- The population in the United States is experiencing a dramatic increase in the number of older adults and this trend will continue with the aging of the baby boomer generation. Many of these older adults want to remain independent in the community, however, when physical or mental health needs do not allow this, purpose-built facilities provide alternative housing/residential care options. The most rapidly growing type of residential care for older adults in the United States is assisted living facilities. It is important for design practitioners and researchers to understand whether current purpose-built housing for older adults, such as assisted living facilities, are addressing their shelter and healthcare needs.
The purpose of this study was to explore if and how specific interior spatial features (light, color, floor covering, and furniture) in the kitchen, dining, and sitting areas of two assisted living facilities in Oregon influenced space use and perception of space of the facilities’ occupants. Based on Weisman, Chaudhury, and Moore’s (2000) Environment and Aging Model, the study explored two specific research questions: 1) Is there a difference in observed behavior of residents in the kitchen/dining/sitting areas of the two facilities? and 2) How do residents and staff perceive the interior spatial features in the kitchen/dining/sitting area of each of the two facilities?
The methods used in this study were photographic analysis, behavioral observations, demographic surveys, and semi-structured participant interviews. Behavioral mapping was used for the observations to examine occupant use of the space. Participant interviews provided resident and staff perception of space data. Information from both observations and interviews was used to create annotated floor plans and photographs indicating positively and negatively perceived interior spatial features.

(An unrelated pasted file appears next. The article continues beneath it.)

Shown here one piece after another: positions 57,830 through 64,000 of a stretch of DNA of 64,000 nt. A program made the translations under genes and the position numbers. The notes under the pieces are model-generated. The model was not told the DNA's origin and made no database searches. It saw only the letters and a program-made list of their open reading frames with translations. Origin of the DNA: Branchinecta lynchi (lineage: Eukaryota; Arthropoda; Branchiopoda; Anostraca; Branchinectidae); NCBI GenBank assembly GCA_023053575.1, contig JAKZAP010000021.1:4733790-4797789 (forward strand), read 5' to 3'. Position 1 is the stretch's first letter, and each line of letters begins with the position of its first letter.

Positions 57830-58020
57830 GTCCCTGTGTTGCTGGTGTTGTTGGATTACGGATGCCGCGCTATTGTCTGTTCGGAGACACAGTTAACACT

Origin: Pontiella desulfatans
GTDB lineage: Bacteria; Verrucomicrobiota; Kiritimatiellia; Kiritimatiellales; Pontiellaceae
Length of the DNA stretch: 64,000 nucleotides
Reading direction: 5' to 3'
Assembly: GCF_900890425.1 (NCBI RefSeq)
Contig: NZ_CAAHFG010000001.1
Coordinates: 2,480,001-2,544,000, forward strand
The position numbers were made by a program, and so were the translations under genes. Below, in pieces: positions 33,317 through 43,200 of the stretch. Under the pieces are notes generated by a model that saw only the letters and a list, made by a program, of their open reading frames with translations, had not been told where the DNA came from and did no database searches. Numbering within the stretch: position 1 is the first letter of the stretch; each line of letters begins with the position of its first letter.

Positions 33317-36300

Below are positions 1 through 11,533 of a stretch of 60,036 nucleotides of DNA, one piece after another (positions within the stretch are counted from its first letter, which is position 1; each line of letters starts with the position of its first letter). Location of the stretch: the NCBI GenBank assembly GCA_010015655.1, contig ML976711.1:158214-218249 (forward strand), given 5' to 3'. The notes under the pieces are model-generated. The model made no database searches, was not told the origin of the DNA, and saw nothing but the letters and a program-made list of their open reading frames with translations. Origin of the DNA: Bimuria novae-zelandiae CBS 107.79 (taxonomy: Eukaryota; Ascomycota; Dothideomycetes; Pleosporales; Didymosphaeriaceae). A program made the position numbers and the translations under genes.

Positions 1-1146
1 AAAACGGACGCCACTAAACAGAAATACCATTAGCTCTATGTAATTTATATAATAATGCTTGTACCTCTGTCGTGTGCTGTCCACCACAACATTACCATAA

Results indicate that there is a relationship between interior spatial features and how residents use the space. Layout, circulation, accessibility, and furniture type are aspects of the physical environment that affected space use. Aspects of the social environment affecting space use included social interaction among residents and between residents and staff, along with the dining area being the social hub of the facilities. Autonomy and resident involvement are the aspects of the organizational environment that emerged in this study.
Results indicated a mix of positively and negatively perceived environmental characteristics. Features perceived positively at both sites include the small scale of the buildings, the dining table arrangement, non-white walls, a connection to nature, social interaction in the space, and resident choice in level of involvement. Features perceived negatively at both sites were noise, carpet flooring in the kitchen work space, the sitting area upholstery, and the aesthetic of lighting fixtures.
Limitations of this study were sample size selection, time, individual differences, and varied location of interviews. Based on the findings from the observations and interviews, practical implications are discussed, as well as suggestions for future research.